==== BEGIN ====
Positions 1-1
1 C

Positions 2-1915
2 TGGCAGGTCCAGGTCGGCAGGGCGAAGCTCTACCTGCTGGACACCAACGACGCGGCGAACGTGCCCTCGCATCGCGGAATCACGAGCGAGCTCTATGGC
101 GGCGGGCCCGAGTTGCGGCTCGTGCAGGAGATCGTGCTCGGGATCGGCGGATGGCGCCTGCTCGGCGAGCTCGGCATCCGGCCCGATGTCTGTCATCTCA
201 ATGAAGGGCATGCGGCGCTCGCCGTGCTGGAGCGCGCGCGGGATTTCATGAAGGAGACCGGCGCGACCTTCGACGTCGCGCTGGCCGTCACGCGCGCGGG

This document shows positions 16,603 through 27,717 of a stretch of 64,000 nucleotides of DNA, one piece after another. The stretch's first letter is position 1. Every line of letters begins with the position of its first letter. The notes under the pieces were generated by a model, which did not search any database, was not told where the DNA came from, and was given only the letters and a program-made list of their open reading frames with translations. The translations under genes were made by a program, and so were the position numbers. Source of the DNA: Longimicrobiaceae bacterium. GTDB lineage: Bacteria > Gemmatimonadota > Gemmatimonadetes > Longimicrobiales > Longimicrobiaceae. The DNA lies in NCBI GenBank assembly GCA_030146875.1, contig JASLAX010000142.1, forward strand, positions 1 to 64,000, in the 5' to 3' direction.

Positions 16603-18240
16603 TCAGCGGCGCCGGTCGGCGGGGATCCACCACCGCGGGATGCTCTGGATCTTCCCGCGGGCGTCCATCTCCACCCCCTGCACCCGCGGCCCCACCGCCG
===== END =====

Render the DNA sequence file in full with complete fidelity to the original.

Positions 1-1
1 C

Positions 2-1915
2 TGGCAGGTCCAGGTCGGCAGGGCGAAGCTCTACCTGCTGGACACCAACGACGCGGCGAACGTGCCCTCGCATCGCGGAATCACGAGCGAGCTCTATGGC
101 GGCGGGCCCGAGTTGCGGCTCGTGCAGGAGATCGTGCTCGGGATCGGCGGATGGCGCCTGCTCGGCGAGCTCGGCATCCGGCCCGATGTCTGTCATCTCA
201 ATGAAGGGCATGCGGCGCTCGCCGTGCTGGAGCGCGCGCGGGATTTCATGAAGGAGACCGGCGCGACCTTCGACGTCGCGCTGGCCGTCACGCGCGCGGG

This document shows positions 16,603 through 27,717 of a stretch of 64,000 nucleotides of DNA, one piece after another. The stretch's first letter is position 1. Every line of letters begins with the position of its first letter. The notes under the pieces were generated by a model, which did not search any database, was not told where the DNA came from, and was given only the letters and a program-made list of their open reading frames with translations. The translations under genes were made by a program, and so were the position numbers. Source of the DNA: Longimicrobiaceae bacterium. GTDB lineage: Bacteria > Gemmatimonadota > Gemmatimonadetes > Longimicrobiales > Longimicrobiaceae. The DNA lies in NCBI GenBank assembly GCA_030146875.1, contig JASLAX010000142.1, forward strand, positions 1 to 64,000, in the 5' to 3' direction.

Positions 16603-18240
16603 TCAGCGGCGCCGGTCGGCGGGGATCCACCACCGCGGGATGCTCTGGATCTTCCCGCGGGCGTCCATCTCCACCCCCTGCACCCGCGGCCCCACCGCCG